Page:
Combining several passions of mine, including ancient Roman history, British culture, and long treks, the Hadrian’s Wall Path runs 84 miles across northern England. Begun during the reign of emperor Hadrian (117-138), the wall and its many turrets and forts were constructed to intimidate native British tribes who resisted the “civilizing” force of the Roman empire. The remains of the physical wall and its parallel trail became a UNESCO World Heritage Site in 1987, and in 2019 I couldn’t resist its twists and turns, ascents and descents over six glorious days of hiking and exploring.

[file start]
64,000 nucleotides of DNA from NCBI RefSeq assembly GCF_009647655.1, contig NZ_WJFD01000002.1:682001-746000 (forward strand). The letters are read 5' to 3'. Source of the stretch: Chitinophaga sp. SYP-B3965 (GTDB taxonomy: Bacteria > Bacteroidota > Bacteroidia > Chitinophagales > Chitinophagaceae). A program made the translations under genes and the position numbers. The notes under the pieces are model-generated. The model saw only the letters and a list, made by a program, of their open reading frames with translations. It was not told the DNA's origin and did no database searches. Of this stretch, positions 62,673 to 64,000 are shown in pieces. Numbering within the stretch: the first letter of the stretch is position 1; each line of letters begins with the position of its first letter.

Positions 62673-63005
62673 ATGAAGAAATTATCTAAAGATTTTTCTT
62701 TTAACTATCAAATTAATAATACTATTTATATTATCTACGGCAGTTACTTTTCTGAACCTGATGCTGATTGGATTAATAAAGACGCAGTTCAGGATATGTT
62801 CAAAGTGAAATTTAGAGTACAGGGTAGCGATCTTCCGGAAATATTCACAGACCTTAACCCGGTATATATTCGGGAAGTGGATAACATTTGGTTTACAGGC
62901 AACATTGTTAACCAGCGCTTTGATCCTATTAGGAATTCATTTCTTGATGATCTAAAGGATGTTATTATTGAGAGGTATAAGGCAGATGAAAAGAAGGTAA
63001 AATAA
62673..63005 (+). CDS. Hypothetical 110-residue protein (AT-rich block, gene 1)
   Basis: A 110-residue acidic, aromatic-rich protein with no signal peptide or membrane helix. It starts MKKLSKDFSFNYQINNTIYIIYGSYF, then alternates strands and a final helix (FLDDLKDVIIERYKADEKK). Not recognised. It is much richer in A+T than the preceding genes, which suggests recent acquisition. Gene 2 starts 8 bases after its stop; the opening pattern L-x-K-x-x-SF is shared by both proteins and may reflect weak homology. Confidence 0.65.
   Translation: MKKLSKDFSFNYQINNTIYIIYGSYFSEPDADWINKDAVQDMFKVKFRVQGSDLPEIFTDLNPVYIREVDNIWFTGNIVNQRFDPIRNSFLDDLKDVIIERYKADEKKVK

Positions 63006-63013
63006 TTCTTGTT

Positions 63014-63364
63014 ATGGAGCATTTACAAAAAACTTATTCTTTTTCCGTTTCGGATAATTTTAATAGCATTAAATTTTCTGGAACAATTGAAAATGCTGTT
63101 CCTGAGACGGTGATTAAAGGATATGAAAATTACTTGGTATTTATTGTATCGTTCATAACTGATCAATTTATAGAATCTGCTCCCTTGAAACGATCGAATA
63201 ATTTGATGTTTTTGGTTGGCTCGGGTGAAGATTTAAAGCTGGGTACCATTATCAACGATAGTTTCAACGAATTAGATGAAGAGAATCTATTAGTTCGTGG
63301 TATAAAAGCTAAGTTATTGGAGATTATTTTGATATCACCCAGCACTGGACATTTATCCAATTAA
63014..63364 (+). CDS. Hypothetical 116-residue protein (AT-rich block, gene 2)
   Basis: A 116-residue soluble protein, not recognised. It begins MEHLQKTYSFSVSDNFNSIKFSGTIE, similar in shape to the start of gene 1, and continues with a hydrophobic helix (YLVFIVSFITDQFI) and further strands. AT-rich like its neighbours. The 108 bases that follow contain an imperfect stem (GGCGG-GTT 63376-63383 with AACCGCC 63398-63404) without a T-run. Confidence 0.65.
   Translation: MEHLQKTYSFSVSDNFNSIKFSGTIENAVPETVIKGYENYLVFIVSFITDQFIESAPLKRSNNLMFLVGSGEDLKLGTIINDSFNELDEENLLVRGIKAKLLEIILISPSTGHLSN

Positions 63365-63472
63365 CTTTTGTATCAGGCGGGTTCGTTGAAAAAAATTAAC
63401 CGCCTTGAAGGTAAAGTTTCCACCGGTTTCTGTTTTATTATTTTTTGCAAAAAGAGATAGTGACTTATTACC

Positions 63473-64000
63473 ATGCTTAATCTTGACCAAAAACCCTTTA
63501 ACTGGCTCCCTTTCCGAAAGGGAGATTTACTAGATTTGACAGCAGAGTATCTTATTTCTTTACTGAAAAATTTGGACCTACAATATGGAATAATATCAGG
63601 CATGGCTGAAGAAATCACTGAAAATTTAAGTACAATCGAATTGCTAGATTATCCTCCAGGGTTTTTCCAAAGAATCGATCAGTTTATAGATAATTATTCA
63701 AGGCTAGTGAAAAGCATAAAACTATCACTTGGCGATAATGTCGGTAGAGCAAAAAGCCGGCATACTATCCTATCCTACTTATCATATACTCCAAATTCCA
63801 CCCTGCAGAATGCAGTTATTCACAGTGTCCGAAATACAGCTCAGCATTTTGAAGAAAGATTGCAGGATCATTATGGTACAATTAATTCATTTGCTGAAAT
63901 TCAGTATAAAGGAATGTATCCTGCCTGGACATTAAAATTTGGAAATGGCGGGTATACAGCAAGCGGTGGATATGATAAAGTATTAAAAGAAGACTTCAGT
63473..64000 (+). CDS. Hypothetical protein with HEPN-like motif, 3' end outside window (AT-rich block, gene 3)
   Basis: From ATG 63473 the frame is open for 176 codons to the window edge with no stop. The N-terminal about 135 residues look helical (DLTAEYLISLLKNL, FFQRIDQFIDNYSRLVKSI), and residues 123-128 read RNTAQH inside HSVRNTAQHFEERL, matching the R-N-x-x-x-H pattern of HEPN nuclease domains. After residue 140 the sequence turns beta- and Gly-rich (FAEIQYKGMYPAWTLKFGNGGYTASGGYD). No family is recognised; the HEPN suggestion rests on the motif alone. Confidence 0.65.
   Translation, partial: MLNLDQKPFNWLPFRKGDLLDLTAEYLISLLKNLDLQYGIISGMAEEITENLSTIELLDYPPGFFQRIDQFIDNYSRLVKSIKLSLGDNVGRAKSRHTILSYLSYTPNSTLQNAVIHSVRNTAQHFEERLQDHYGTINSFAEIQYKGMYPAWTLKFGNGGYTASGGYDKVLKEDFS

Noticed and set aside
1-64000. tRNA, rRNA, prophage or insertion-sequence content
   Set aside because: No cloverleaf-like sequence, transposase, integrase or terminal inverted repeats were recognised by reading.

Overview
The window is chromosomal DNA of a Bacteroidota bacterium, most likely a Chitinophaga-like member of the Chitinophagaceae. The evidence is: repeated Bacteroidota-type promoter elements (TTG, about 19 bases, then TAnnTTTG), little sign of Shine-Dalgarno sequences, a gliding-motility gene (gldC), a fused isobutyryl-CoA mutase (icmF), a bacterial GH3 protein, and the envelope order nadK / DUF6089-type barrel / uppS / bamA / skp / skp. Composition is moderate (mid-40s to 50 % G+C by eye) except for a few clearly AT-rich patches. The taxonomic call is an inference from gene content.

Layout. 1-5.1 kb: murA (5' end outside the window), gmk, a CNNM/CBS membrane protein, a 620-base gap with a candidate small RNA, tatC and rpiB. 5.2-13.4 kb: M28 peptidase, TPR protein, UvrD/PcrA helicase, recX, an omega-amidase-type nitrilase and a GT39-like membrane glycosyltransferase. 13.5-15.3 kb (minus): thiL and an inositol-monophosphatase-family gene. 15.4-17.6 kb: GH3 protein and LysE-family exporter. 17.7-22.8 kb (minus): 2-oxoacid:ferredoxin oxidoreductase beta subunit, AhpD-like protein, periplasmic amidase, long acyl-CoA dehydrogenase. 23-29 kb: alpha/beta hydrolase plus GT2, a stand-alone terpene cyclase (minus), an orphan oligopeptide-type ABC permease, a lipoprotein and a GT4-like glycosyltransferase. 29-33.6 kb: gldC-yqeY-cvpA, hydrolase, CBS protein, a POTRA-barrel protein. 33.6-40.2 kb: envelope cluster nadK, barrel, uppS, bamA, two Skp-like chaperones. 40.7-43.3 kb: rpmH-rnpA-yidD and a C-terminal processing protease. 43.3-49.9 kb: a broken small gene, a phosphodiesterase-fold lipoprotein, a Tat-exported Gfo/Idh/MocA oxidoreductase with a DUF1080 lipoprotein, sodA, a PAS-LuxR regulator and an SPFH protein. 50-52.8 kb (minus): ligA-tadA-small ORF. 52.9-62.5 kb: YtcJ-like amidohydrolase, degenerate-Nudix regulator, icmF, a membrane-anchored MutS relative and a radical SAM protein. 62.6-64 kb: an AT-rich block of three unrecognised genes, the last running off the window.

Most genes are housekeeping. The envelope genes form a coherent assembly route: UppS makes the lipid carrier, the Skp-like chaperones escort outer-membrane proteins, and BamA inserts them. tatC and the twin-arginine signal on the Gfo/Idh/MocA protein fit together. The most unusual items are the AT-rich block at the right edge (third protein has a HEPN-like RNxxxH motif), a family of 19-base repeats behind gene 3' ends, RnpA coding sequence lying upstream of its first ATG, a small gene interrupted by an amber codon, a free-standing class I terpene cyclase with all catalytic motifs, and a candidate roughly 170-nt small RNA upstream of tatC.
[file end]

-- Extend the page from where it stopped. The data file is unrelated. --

This was the first, relatively intact portion of the wall I encountered after walking from the city of Newscastle, and, if it’s not obvious, I felt like a kid again. Thank you to Reverend Colin Barrick of the Heddon Methodist Church for taking this photo.
One of several pubs I stayed at during the course of the hike. My room was the one with the window just above the word “Black” in the sign. With the bar just downstairs, I didn’t get much sleep that night.
The ruins of a granary at the Housesteads Roman Fort
The amazing Corbridge Lion sculpture at the Corbridge Roman site museum
Wild grass growing on the ancient wall
Looking back over the miles I had walked that day
A little wooden hut on the western coast greeted me as I finished the trail